Suggested Readings:

1. Goldenberg, H. (1983). Contemporary clinical psychology (2nd) New York: Brooks & Cole.
2. Morrison, J. (2007). Diagnosis made easier. NY: Guilford Press.
3. Neitzel, M. T., Bernstein, D. A., &Millich, R. (1998). Introduction to clinical psychology. (5th). Upper Saddle River, N. J.: Prentice Hall.
4. Pridmore, S. (2000). The psychiatric interview: A guide to history taking and mental status examination. Amesterdam: Taylor & Francis.
5. Kahn, T. C., &Giffen, M. B. (1960). Psychological techniques in diagnosis and evaluation. Oxford: Pergmon Press.

 

PSYM 14: Internship
Credits: 4

Students would be expected to take three day per week internship at various internship sites in light of their preferred specialization. The objective of this is for them to further develop on the skills they have picked up over the last semester. They are expected to use the diagnostic techniques learnt in class and apply them to the clients and submit at least 1 report per diagnostic technique learnt. The internship is targeted to help develop skills to pursue a professional career in the future. The students would be expected to maintain a field note book, submit weekly reflection notes and maintain a log book for attendance with the signature and stamp of the organisation that they would be interning in. This would be required for their internal assessment and viva.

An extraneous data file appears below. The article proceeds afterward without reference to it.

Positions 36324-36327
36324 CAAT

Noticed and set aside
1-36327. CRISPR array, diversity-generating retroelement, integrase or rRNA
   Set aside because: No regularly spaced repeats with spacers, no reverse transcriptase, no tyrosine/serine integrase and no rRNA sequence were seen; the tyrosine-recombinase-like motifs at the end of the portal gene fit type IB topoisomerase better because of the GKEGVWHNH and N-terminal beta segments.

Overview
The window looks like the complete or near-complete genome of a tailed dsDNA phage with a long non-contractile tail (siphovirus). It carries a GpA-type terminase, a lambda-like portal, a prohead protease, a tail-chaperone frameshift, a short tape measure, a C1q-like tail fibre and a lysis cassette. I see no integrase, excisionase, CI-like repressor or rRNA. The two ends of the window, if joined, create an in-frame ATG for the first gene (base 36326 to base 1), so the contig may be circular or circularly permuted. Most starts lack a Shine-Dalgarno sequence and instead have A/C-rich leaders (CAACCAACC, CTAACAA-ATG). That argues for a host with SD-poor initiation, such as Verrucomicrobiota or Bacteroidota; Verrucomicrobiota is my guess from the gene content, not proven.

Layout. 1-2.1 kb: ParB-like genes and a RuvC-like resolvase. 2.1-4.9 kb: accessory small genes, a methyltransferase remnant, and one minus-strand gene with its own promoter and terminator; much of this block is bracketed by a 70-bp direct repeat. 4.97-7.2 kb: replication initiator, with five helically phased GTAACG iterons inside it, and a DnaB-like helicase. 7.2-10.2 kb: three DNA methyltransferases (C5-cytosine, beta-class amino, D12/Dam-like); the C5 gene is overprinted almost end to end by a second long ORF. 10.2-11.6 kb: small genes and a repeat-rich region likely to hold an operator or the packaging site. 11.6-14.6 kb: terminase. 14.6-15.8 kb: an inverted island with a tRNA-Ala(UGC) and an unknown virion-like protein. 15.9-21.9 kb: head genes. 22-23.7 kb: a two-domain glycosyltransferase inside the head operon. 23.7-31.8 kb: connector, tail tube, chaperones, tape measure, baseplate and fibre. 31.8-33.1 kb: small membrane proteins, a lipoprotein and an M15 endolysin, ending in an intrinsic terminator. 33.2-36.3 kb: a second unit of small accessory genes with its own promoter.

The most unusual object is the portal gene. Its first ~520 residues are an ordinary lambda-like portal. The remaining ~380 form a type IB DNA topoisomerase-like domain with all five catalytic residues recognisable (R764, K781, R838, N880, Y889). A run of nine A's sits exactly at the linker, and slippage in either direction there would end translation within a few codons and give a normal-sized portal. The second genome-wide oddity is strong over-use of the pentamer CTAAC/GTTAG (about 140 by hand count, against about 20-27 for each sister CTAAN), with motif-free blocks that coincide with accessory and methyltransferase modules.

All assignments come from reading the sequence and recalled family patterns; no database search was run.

PSYM 15: Practical
Credits: 2

One practical each pertaining to PSYM 11, PSYM 12 and PSYM 13 are to be conducted and reported.

PSYM 16: Individual psychotherapy
Credits:4

1. Research & training issues: Introduction; Research in Psychotherapy; Training & Supervision of individual Psychotherapists; Other critical issues in psychotherapy.

2. Psychodynamic therapies:Psychoanalysis; Adlerian Therapy; Brief Analytic; Object-Relations; Interpersonal Approaches.

3. Humanistic therapies: Client-Centered; Existential ; Gestalt

4. Behavioral & Cognitive-behavioral therapies: Behavioral therapy, Cognitive therapy (Beck), Rational Emotive Behavior Therapy (Ellis).

Suggested Readings:

1. Sharf, R.S. (2000). Theories of psychotherapy and counseling: Concepts and cases (2nd ).Singapore: Brooks/Cole.
2. Trull,T.J., &Phares,E.J. (2001). Clinical psychology: Concepts, methods, and profession (6th). Belmont,CA: Wadsworth/Thomson Learning
3. Brems, C. (2000). Dealing with challenges in psychotherapy and counseling. Singapore:Brooks/Cole.
4. Brems, C. (2001). Basic skills in psychotherapy and counseling. Singapore: Brooks/Cole.
5. Corey, G. (1996). Theory and practice of counseling and psychotherapy (5th ). Pacific
6. Grove, CA: Thomson-Brooks/Cole.